Today, we are honoring the life and legacy of Dr. Martin Luther King Jr. This year, more than recent years, this holiday seems to call for deep reflection on where we are and how we can move forward.
My father shared the same birthday as MLK - January 15th. And so it is impossible for me to think of King’s legacy without thinking of my father.
My father was born in the 1920s to West Indian immigrants. His father was a laborer on the Panama Canal, whose first wife and 3 children were all killed by Yellow Fever. After the Panama Canal was completed, he invited my grandmother to join him to start a new life in America. I can’t imagine the hopefulness it would have taken to suffer the loss of your entire family and be willing to start again. He died when my father was just 12.
My grandmother went on toiling in anonymity, “scrubbing white people’s floors” to the point that her knees were so badly damaged that she could no longer walk in her old age, so that my father could go to college. Again, I am moved by her hopefulness and faith. At times I am certain it would have been impossible for them to believe that in spite of the deck being stacked against their very survival, they passed on a quality of hope and resilience that led my father to an Ivy League education against every possible odd and obstacle.
My father was one of the countless Black men and women who have struggled and continue to struggle for recognition, meritocracy and equity for whom King is a source of hope and inspiration. Although my father was not a famous man, he was a great man. He was willing to persevere - even to the point of fighting in a war - to fulfill his dream, and manifest his humanity.
What I have learned most from these two great men is that how you live is the most essential aspect of living. And that how you live you live has nothing to do with the conditions that you face.
When your commitment becomes to who you are as an embodiment of the world you want to create, there is no more choice of to struggle or not struggle, to take a stand or not. You will always act on that commitment. For me one of the greatest benefits of being Black is that this aspect of life is explicitly clear. For all of us there is a gap between who we understand ourselves to be and who others see us as being. For Black people this gap can at times be insurmountable.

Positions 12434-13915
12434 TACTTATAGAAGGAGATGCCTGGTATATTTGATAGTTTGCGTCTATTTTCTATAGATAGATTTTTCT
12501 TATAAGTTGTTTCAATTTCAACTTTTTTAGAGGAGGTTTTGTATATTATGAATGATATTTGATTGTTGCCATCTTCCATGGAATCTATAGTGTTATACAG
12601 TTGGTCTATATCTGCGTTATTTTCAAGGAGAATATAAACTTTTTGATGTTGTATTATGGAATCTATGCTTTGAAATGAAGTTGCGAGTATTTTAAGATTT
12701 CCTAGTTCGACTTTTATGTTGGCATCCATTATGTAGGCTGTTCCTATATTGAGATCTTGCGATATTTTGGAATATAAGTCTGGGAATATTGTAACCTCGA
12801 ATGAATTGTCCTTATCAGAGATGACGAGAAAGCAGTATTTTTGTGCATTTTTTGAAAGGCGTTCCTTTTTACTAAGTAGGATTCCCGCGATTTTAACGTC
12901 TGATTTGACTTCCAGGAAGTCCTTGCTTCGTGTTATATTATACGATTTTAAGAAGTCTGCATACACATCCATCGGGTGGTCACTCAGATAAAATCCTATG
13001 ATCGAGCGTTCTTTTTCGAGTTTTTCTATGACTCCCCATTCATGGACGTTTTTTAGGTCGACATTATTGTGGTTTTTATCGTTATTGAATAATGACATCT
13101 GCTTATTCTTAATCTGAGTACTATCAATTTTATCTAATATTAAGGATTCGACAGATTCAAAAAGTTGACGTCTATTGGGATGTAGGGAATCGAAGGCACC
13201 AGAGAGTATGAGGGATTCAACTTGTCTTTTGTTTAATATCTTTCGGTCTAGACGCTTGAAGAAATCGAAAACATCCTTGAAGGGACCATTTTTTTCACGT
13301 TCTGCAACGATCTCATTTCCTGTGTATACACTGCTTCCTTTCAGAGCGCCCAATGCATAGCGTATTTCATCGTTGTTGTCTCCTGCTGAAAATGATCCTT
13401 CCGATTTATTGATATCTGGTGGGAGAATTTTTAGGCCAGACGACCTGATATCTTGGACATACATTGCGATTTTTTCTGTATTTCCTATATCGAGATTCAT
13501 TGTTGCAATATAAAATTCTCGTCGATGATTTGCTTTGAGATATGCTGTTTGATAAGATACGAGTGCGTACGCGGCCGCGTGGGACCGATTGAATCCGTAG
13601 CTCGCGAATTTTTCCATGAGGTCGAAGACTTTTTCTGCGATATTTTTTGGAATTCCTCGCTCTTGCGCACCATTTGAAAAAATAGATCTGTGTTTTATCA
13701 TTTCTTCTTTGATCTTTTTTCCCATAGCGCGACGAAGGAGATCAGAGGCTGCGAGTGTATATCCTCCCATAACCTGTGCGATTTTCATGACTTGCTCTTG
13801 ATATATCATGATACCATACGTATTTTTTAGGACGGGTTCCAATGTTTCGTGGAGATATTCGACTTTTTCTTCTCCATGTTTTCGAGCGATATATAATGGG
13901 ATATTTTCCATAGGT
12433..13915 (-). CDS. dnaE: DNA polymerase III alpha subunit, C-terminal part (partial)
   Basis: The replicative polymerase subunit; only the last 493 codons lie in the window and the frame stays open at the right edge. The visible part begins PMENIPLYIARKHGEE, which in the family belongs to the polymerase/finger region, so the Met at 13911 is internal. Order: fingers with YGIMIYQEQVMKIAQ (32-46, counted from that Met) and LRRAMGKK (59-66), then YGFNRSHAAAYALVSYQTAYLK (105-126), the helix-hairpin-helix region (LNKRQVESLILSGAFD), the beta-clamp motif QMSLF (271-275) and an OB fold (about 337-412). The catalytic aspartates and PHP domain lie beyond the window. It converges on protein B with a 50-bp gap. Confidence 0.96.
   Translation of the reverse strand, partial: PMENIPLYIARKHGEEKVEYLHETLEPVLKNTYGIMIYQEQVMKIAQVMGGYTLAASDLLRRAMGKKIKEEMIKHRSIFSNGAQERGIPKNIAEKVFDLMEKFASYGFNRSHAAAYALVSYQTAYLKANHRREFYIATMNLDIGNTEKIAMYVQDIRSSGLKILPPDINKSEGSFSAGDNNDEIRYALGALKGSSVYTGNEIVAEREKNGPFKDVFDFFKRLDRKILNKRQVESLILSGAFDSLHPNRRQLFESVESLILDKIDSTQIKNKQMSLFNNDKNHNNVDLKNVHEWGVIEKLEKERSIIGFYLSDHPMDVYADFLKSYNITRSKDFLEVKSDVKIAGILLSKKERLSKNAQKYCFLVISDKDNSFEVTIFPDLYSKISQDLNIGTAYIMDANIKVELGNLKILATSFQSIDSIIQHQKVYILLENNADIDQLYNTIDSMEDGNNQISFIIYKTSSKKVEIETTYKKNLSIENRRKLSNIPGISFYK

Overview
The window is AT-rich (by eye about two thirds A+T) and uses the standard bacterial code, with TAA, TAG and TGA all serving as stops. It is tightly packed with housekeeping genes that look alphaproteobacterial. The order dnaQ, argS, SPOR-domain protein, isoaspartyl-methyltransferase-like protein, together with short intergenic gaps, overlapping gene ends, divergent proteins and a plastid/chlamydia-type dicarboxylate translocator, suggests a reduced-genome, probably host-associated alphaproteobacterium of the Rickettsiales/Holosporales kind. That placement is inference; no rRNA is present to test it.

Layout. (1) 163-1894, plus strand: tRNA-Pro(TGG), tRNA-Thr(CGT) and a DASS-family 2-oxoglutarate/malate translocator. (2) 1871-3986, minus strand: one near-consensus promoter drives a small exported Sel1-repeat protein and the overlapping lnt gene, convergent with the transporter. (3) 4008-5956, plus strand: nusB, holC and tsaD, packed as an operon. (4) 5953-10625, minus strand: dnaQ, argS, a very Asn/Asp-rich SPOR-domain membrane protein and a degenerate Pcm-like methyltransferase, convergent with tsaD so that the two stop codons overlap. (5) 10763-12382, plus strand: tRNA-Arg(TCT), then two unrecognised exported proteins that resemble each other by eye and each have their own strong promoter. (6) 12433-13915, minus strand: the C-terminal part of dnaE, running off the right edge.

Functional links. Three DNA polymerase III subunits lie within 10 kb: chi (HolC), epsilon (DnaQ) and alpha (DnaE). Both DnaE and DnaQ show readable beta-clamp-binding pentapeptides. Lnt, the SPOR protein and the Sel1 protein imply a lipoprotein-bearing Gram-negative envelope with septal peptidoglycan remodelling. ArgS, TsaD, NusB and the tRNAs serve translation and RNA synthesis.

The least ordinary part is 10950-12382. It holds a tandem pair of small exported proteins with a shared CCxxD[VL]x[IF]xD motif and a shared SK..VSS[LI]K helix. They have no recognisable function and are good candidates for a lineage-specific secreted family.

Some questions for reflection come to mind:
* Have you forged the courage to stand on the side of justice regardless of convenience or result?
* Have you built the capacity to continue (joyfully) when you know the odds are stacked against you?
* Have you developed the ability to struggle with dignity and self-assurance irregardless of how you're seen?
* Have you opened your heart to see the ugly side of others in yourself and recognize the humanity?
For both King and my father the election of Barack Obama was unimaginable. And the election of Kamala Harris was even more so.
The inauguration of President Obama was one of the most incredible experiences I have had. Millions of people peacefully congregating, celebrating and for many of us for the first time feeling like change had come. It was an existential moment: the feeling that new horizon that we didn't know existed had opened. We will miss that opportunity this week to celebrate what was once unimaginable.
Of course the reaction to the election of the first Black President was forceful and profoundly disappointing.
Many allowed the rise of hate and failed to answer the call to take hard stands for justice and harmony. Too many made lesser evil choices that Black people ended up on the down side of yet again.
Over recent days we have watched white supremacists and their allies mount a very real insurgency against our government. This was in part a violent reaction to seeing the values that we, the Align community, hold dear manifesting in the world around us. Diversity, acceptance, belief in the inherent value of every individual, peace, justice, love without limit were every bit as much being challenged as democracy itself, because white supremacy will never allow for any of these things.
As a wellness studio, we believe that justice is essential for well-being; and that well-being is essential for justice - they are inextricably linked. We wholeheartedly believe that when we come together as a community (albeit virtually) and we work together to master the skills of authenticity, self-love, connection, humanity, and resilience, we will find and take the actions necessary to realize our vision for peace and justice for all humanity. Yes, we will find the way forward toward our new world without knowing our next step.
"The arc of the moral universe is long, but it bends toward justice."
"Faith is taking the first step, when you don't see the whole staircase."
"I have a dream."
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